Why Square Knots

The square knot is used as the basis for at least 30 of the BSA's recognition awards which carry an emblem for uniform wear. Remember that the actual award is NOT the square knot itself, but rather in the Cub Scout leader's case, a medallion suspended from a colorful ribbon which is worn around the neck of the Cub Scouter. Hopefully after the first of the year, I'll have copies of all of the awards and their associated square knot emblem on the Unofficial Uniform and Insignia site I maintain and which is linked to the US Scouting Service Project.

The actual reason why the square knot was chosen is rooted in the history of the BSA. The first Chief Scout Executive, James West, decided to end the long tradition of allowing BSA Scoutmasters and Commissioners to wear military medal ribbons and other military-looking ribbons to represent Scouting awards. It is rumored that he chose the square knot as the emblem to represent the Eagle, Scouters' Key and Scouters' Training Award, and the Silver Beaver (the first awards for Scouters to wear) because the square knot would remind Scouters to continue to be of service to others. The square knot, of course, is the knot associated with first aid. So, with different combinations of rope colors, and later with different background colors, the square knot became Scouting's "informal ribbons" representing national, regional, local Council, and eventually unit awards.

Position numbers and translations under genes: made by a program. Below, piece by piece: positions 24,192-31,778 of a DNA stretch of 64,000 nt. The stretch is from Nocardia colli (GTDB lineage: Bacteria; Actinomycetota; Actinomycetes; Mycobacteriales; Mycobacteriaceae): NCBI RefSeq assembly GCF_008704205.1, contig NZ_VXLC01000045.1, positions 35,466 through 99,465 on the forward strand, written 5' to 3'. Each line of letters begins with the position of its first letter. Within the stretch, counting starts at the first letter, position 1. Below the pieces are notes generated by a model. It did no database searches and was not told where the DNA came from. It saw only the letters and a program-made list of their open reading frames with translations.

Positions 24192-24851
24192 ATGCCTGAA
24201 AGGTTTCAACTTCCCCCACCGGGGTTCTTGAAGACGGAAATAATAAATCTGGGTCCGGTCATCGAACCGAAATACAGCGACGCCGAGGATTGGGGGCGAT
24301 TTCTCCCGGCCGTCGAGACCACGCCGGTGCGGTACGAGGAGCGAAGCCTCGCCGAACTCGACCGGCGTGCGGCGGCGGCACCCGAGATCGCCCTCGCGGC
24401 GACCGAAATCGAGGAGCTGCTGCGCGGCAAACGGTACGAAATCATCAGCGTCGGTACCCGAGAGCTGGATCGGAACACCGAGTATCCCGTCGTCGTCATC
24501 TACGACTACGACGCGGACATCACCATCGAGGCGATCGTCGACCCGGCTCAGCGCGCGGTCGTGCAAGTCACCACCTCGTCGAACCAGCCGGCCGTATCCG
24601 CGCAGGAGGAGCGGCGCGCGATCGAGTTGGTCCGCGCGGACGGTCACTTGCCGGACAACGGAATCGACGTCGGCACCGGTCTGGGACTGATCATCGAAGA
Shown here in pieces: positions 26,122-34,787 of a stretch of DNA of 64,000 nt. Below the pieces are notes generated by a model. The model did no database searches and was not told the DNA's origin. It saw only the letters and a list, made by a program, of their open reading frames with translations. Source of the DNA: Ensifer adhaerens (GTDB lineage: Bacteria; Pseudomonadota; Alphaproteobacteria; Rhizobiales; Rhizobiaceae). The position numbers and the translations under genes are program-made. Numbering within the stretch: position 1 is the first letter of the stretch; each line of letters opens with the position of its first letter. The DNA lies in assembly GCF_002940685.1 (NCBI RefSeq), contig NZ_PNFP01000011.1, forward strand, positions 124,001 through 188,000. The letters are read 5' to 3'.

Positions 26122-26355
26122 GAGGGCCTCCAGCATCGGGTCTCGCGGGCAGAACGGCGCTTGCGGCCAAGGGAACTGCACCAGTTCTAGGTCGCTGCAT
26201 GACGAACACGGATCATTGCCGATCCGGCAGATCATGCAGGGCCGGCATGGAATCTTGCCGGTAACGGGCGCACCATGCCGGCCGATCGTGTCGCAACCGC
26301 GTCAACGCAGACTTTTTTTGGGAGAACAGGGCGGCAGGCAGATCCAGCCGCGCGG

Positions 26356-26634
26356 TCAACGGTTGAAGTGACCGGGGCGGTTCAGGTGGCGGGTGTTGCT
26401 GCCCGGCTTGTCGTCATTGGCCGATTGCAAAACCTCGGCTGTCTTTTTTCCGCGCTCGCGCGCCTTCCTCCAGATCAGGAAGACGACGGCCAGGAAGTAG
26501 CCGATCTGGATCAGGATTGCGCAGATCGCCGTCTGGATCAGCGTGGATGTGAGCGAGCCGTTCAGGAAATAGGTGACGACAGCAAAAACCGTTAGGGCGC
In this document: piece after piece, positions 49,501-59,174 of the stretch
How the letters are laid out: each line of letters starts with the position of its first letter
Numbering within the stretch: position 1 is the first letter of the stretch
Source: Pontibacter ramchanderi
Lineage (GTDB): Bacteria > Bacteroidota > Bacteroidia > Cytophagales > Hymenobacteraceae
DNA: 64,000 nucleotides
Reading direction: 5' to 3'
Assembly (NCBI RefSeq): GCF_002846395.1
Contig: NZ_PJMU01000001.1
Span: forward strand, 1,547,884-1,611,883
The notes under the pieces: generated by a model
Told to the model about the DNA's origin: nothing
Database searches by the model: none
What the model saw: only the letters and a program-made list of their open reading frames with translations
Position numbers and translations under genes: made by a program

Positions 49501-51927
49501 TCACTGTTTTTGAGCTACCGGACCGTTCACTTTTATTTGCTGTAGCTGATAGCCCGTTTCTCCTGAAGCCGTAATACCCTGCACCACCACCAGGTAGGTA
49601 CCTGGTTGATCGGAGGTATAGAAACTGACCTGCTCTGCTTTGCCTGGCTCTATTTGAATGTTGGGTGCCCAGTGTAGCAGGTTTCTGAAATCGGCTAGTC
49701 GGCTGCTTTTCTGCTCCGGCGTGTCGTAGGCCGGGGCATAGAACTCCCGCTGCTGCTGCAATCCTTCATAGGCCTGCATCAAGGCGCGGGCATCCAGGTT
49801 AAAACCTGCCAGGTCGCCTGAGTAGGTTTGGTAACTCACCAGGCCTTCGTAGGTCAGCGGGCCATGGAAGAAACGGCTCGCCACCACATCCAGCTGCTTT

There isn't any written confirmation of the above, but this description and reasoning has been published in previous editions of Scouting as well as on several websites (including my own).

Oh, the national awards without a square knot:

  1. the Silver World Award
  2. the Sea Badge
  3. the District Award of Merit
  4. the Ranger Award
  5. the Youth Leadership in America Award, and
  6. the Silver Fawn Award (which shared the square knot with the Silver Beaver)

(MAJ) Mike L. Walton (settummanque, the blackeagle)
Board Member, US Scouting Service Project, Inc.

Page updated on: May 23, 2014

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